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Adventures in the Atomic Age
From Watts to Washington
By Glenn T. Seaborg with Eric Seaborg
Farrar, Straus and Giroux
312 pgs. US$25/C$39.95

A remarkable life of science

By Steven Martinovich
web posted October 8, 2001

Adventures in the Atomic AgeHad Glenn T. Seaborg - who passed away in 1999 - simply been known as the discoverer of element 94, better known as plutonium, in 1940 his place in history would have been assured. Kept secret because of the Second World War, that discovery was announced in the most spectacular fashion to the world on August 6, 1945 with Little Boy's dropping on Hiroshima. As his posthumously published biography easily makes the case for, his contributions to the world included much more, evidenced perhaps by the fact he is listed in the Guinness Book of World Records for having the longest entry in "Who's Who in America."

Born in 1912 in Michigan of hard-working Swedish immigrants, Seaborg and his family moved to California early in his life. That move turned out to be the catalyst for Seaborg's future path in life. A high school teacher there sparked his interest in chemistry that later led him to atomic physics at Berkeley in 1934. It was a momentous time in a new field with discoveries made on what seemed to be a weekly basis and it allowed Seaborg to perform pioneering research in the field while working and studying under men like Robert Oppenheimer.

Although a passionate devotee of scientific research for its own sake, the advent of the Second World War saw Seaborg dedicated his talents to the war effort. Realizing the tremendous power that fission promised and fearful that Germany might already possess the technology, scientists like Seaborg worked non-stop to make the atom bomb a reality. That quest forms the core of Adventures in the Atomic Age and happily Seaborg mostly manages to make the science behind the work accessible to the lay reader.

Seaborg and McMillan on the day they were notified that they had won the Nobel Prize, October 1951
Seaborg and McMillan on the day they were notified that they had won the Nobel Prize, October 1951

Following the war, Seaborg won the Noble Prize in 1951 along with Edwin McMillan and continued his work in science. Appointed by John F. Kennedy to the Atomic Energy Commission, where he served a total of ten years, Seaborg followed the example of many of his colleagues and worked towards international arms control agreements -- even helping negotiate a limited test ban treaty - and the promotion of the peaceful uses of nuclear technology.

His career though, will be judged on the basis of his scientific contributions and on that count he deserves to be considered among the greatest of the twentieth century. By discovering or co-discovering ten new elements - including element 106, which was named seaborgium in his honor -- and countless isotopes, Seaborg no less than redrew the Periodic Table that has tormented generations of high school students. And although his work in nuclear science produced the atom bomb, it also produced power generation and isotopes used in cancer treatments and fire alarms.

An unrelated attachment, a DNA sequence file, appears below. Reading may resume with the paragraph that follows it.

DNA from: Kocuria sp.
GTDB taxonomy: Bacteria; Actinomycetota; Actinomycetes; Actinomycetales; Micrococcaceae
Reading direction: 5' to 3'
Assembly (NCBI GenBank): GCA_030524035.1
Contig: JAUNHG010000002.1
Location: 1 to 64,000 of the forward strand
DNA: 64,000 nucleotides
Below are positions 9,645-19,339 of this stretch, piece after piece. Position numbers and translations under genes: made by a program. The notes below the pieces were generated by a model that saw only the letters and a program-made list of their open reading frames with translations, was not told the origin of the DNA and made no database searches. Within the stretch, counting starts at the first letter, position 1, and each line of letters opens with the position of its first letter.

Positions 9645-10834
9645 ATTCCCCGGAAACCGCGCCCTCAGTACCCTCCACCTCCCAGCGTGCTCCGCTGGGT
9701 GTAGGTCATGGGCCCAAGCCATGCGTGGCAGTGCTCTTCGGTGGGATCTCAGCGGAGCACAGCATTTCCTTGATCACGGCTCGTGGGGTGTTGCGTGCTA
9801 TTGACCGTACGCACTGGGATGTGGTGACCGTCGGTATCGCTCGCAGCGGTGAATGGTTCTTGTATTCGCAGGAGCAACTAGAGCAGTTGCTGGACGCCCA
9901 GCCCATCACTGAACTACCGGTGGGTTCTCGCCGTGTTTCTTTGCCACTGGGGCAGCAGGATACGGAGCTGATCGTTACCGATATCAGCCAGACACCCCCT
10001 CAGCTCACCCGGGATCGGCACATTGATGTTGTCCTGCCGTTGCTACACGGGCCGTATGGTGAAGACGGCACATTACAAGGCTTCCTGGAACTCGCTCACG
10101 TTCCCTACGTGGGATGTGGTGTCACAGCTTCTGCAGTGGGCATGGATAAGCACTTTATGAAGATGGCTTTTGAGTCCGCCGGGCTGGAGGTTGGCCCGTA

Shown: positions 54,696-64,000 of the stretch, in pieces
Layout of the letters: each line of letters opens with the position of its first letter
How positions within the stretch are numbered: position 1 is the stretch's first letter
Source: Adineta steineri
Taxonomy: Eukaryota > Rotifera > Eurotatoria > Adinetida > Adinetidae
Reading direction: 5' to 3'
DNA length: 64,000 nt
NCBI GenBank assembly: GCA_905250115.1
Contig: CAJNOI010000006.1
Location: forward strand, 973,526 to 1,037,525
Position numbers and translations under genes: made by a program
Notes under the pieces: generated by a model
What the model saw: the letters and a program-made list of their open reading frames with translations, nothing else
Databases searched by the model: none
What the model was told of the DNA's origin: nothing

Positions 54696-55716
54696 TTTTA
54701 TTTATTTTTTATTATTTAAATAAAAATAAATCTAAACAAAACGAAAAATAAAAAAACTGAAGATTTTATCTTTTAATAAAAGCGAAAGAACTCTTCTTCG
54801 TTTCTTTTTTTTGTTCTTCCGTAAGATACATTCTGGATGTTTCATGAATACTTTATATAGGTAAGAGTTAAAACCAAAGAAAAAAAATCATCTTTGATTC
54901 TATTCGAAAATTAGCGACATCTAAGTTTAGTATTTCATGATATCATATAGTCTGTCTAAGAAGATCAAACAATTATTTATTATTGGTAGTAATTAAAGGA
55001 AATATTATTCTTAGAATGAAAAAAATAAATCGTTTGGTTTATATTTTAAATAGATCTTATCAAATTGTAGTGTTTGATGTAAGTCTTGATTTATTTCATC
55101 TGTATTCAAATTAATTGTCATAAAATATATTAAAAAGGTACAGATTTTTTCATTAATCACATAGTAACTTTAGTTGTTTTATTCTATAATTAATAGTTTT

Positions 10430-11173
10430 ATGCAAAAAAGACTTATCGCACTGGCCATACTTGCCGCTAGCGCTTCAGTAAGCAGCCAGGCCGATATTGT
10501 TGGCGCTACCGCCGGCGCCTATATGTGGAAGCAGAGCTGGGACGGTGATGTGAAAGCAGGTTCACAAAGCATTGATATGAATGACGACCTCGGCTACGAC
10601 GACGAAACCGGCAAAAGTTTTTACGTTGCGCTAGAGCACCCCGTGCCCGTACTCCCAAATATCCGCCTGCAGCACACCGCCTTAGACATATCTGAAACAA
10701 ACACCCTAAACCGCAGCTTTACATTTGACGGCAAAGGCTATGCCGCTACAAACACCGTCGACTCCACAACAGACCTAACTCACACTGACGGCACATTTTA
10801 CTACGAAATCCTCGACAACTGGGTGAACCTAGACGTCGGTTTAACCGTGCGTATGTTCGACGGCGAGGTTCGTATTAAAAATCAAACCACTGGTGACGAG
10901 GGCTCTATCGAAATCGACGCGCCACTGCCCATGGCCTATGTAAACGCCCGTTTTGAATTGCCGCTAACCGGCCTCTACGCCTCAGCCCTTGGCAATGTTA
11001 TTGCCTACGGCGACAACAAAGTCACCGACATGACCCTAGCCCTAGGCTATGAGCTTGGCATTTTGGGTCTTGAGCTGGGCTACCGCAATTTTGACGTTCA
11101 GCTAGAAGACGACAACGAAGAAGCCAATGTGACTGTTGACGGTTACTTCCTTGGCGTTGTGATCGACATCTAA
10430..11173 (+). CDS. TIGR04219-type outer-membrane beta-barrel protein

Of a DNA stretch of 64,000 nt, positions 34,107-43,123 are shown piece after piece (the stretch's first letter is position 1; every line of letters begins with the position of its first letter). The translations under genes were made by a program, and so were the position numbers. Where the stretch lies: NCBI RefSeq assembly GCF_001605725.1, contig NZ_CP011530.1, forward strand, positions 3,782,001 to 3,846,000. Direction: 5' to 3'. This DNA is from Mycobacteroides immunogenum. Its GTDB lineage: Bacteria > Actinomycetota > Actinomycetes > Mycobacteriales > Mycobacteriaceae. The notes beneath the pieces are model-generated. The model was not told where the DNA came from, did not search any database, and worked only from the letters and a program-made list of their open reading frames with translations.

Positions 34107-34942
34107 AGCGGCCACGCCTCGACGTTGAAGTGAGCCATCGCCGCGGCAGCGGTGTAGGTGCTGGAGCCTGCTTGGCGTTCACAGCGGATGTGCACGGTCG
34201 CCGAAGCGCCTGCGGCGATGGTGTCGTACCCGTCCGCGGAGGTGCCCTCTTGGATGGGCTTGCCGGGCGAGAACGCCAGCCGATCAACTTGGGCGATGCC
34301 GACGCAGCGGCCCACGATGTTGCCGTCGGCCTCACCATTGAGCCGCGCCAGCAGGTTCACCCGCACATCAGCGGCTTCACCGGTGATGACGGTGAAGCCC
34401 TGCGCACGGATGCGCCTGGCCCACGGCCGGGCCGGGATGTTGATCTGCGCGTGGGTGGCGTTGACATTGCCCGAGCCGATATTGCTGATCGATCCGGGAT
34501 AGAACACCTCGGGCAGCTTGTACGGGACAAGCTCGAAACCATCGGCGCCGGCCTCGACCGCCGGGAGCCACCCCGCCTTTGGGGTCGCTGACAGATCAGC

If Seaborg's effort does fall short occasionally it's his failure to more deeply delve into the philosophical ramifications of his work. While the atom bomb's use can be rationalized on intellectual levels, Adventures in the Atomic Age disappoints by Seaborg not more deeply analyzing his role in its creation. Although he justifies the bomb's development on the grounds that the Germans had their own nuclear program - showed after the war to be a half-hearted one at best - and presented a danger to Allies had they managed to come up with their own device, Seaborg gives little insight into the moral battle that must have occurred within him outside of arguing that the second bomb dropped on Nagasaki wasn't necessary. Seaborg essentially justifies the creation of the greatest weapon of mass destruction with a cost-benefit analysis, a rather simple argument in a tremendously complex debate.

Like all biographies or autobiographies with scientists as their subjects, Seaborg's works best when the story moves to his personal life, such as the charming story of his marriage. Once he begins to detail the intricacies of his scientific discoveries, those without a background in science may find themselves occasionally skipping ahead a few sentences. Conservatives will also likely be annoyed by his pro-big government stance and love for John F. Kennedy and Lyndon B. Johnson. Despite that, one thing comes through clear from his everyman account: Glenn Seaborg loved science for its own sake. His account of his life and work is an illuminating window into a science that has changed our world for the better and a testament to one man's extraordinary accomplishments.

Steven Martinovich is a freelance writer in Sudbury, Ontario.

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